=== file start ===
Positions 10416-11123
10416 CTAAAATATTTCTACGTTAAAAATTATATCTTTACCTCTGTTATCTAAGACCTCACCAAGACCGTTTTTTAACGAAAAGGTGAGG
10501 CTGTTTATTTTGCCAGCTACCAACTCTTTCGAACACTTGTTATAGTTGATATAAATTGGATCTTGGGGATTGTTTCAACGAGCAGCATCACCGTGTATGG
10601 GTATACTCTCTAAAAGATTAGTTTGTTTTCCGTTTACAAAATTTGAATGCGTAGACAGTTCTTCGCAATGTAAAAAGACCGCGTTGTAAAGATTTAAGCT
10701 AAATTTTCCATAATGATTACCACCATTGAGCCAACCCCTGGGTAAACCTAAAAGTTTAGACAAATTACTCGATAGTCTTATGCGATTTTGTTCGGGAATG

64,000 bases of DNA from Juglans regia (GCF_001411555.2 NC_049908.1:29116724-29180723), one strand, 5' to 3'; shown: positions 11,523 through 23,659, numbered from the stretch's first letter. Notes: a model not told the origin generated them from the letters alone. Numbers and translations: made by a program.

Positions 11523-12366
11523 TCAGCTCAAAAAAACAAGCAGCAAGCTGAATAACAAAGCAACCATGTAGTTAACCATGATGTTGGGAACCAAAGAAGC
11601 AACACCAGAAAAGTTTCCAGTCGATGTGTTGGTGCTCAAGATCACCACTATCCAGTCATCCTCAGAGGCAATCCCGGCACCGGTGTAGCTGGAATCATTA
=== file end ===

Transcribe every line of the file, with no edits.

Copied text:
Positions 10416-11123
10416 CTAAAATATTTCTACGTTAAAAATTATATCTTTACCTCTGTTATCTAAGACCTCACCAAGACCGTTTTTTAACGAAAAGGTGAGG
10501 CTGTTTATTTTGCCAGCTACCAACTCTTTCGAACACTTGTTATAGTTGATATAAATTGGATCTTGGGGATTGTTTCAACGAGCAGCATCACCGTGTATGG
10601 GTATACTCTCTAAAAGATTAGTTTGTTTTCCGTTTACAAAATTTGAATGCGTAGACAGTTCTTCGCAATGTAAAAAGACCGCGTTGTAAAGATTTAAGCT
10701 AAATTTTCCATAATGATTACCACCATTGAGCCAACCCCTGGGTAAACCTAAAAGTTTAGACAAATTACTCGATAGTCTTATGCGATTTTGTTCGGGAATG

64,000 bases of DNA from Juglans regia (GCF_001411555.2 NC_049908.1:29116724-29180723), one strand, 5' to 3'; shown: positions 11,523 through 23,659, numbered from the stretch's first letter. Notes: a model not told the origin generated them from the letters alone. Numbers and translations: made by a program.

Positions 11523-12366
11523 TCAGCTCAAAAAAACAAGCAGCAAGCTGAATAACAAAGCAACCATGTAGTTAACCATGATGTTGGGAACCAAAGAAGC
11601 AACACCAGAAAAGTTTCCAGTCGATGTGTTGGTGCTCAAGATCACCACTATCCAGTCATCCTCAGAGGCAATCCCGGCACCGGTGTAGCTGGAATCATTA